Jane Shumate Alison '83, Writer and teacher
Why I chose classics
I went to Princeton in the early 1980s and concentrated in the classics department. This was not altogether a choice; it just never occurred to me not to study something that I loved. This may seem dreamy, perhaps, but I had come from public schools in Washington, D.C., and was at Princeton by way of scholarships and loans, so practical concerns were significant. I just assumed that pursuing this arcane subject that so absorbed me would have to lead somewhere. I wasn't wrong. And I may also have been a little shrewd: classics was a much rarer field than English, and that meant not only extra attention from faculty -- the ratio was almost one-to-one -- but also that I had a certain panache for doing something abstruse.
In any case, studying classics did lead somewhere. To start with, jobs. My first upon graduating was as an assistant at the National Endowment for the Humanities, and this involved my classics background directly: I consulted classicists as they prepared grant proposals. It was almost a fluke that such a job existed, yet even had I not worked directly with classicists, my training in Latin and Greek language and literature gave me the critical and linguistic skills I would need to do any part of the job. Later, though, I was an editor for a newspaper and a publishing house, and along the way I had interviews in fields that were as far removed from Hesiod as television and publicity -- jobs in which I had no experience -- simply because, interviewers told me, they had never before met an applicant with a classics degree and were curious.
But this concentration led to other things, too. For me (as for many others over the past two thousand years), classical literature inspired art; my thesis featured, maybe unwisely, several of my drawings. These, however, later led to an exhibition, and that in turn led to illustration work, and this, together with my training in Greek mythology, got me involved in a screenplay.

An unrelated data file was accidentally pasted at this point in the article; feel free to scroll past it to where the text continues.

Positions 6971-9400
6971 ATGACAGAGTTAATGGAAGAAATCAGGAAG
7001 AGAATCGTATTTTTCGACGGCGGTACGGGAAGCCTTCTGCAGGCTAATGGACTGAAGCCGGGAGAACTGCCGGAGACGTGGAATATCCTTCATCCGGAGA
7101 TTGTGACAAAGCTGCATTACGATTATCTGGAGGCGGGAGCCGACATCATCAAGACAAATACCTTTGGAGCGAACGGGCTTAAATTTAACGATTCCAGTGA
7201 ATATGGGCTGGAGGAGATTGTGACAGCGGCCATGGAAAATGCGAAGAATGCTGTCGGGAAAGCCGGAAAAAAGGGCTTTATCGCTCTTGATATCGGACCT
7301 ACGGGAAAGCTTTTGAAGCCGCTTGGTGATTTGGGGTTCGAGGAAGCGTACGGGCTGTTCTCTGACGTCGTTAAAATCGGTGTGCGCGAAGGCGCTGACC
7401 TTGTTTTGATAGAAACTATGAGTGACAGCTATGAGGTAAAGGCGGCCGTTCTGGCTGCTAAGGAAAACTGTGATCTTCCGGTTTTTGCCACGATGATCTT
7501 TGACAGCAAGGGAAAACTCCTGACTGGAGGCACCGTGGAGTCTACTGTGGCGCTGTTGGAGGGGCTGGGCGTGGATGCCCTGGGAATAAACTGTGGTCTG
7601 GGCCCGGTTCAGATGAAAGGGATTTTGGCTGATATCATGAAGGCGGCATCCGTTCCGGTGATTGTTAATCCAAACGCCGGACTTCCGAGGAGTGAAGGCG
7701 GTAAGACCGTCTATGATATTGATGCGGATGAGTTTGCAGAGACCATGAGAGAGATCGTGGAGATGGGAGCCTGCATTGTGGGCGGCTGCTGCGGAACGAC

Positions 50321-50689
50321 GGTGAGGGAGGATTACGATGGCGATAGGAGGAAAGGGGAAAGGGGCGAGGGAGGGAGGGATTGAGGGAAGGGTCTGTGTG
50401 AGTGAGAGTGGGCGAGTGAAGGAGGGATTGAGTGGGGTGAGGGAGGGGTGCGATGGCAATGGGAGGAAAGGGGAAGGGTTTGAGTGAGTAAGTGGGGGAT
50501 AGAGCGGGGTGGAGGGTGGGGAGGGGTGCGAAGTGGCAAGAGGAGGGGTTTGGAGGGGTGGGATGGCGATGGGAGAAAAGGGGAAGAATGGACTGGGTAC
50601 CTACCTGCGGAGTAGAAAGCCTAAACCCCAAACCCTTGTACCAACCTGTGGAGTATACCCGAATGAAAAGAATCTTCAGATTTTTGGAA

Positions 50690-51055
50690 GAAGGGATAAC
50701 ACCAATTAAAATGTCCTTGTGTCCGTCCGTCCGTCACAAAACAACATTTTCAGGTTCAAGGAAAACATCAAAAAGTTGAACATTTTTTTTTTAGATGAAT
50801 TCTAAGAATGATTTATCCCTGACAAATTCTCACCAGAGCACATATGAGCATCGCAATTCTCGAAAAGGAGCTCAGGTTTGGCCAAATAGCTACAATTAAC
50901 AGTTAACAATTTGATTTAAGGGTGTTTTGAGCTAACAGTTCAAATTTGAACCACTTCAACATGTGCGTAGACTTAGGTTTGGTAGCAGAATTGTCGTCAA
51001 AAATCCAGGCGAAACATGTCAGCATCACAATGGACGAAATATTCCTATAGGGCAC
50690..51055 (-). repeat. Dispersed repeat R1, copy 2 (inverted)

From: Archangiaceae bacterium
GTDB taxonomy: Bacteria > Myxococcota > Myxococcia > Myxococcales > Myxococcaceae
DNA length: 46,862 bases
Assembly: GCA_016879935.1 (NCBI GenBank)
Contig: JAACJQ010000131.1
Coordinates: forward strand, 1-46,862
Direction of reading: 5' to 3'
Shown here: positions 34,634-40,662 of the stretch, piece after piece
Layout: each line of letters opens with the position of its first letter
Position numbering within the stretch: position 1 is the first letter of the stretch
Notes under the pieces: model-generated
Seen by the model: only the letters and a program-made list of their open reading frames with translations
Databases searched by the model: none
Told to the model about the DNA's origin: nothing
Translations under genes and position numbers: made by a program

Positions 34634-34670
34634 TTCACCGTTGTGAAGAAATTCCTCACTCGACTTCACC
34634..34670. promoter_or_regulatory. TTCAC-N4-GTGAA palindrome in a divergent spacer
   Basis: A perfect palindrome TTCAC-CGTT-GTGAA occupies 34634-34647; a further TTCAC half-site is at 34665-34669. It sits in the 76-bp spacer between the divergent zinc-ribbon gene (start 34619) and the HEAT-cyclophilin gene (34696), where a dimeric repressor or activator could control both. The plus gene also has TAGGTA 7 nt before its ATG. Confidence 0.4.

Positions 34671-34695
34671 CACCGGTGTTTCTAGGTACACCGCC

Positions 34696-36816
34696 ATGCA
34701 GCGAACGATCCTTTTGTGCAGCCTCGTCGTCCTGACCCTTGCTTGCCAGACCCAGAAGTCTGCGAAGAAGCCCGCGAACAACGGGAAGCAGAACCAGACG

After working for several years, I decided to go back to graduate school in classics, and, of course, my earlier choice of major was crucial. It turned out, though, that I did not want a Ph.D. in classics after all -- but now my earlier degree helped me be accepted to programs in comparative literature and creative writing. I chose the latter, went to Columbia University, and finally settled into what is now my career as a writer and a teacher of creative writing.
Becoming a novelist
The first novel I wrote had nothing to do with classics, except perhaps in some subtle way involving epic structure. The second had nothing to do with it, either. But the third novel sprang straight from what most engrossed me at Princeton, the subject of much of my thesis: Ovid. And this was the first novel I had accepted and published (The Love-Artist).
Since then I've published another novel (The Marriage of the Sea), and a new one (Natives and Exotics) is due out in 2005. Who knows if these books would be published if the first hadn't been, but certainly the first would not exist if I hadn't sat in East Pyne every day from 1979 to 1983 with a Latin dictionary and a scuffed green Oxford edition of Ovid, Horace, or Vergil, with one professor and five other students.
A few years ago I returned to Princeton and saw a former professor of Greek, John Keaney, walking outside East Pyne. Many Thursdays in 1980 I had cut his nine o'clock class because it was just too early, and now I was about to duck out of his way until I realized that, after 15 years, he of course would not remember me.
But he stopped dead, put his hands on his hips, and said my name.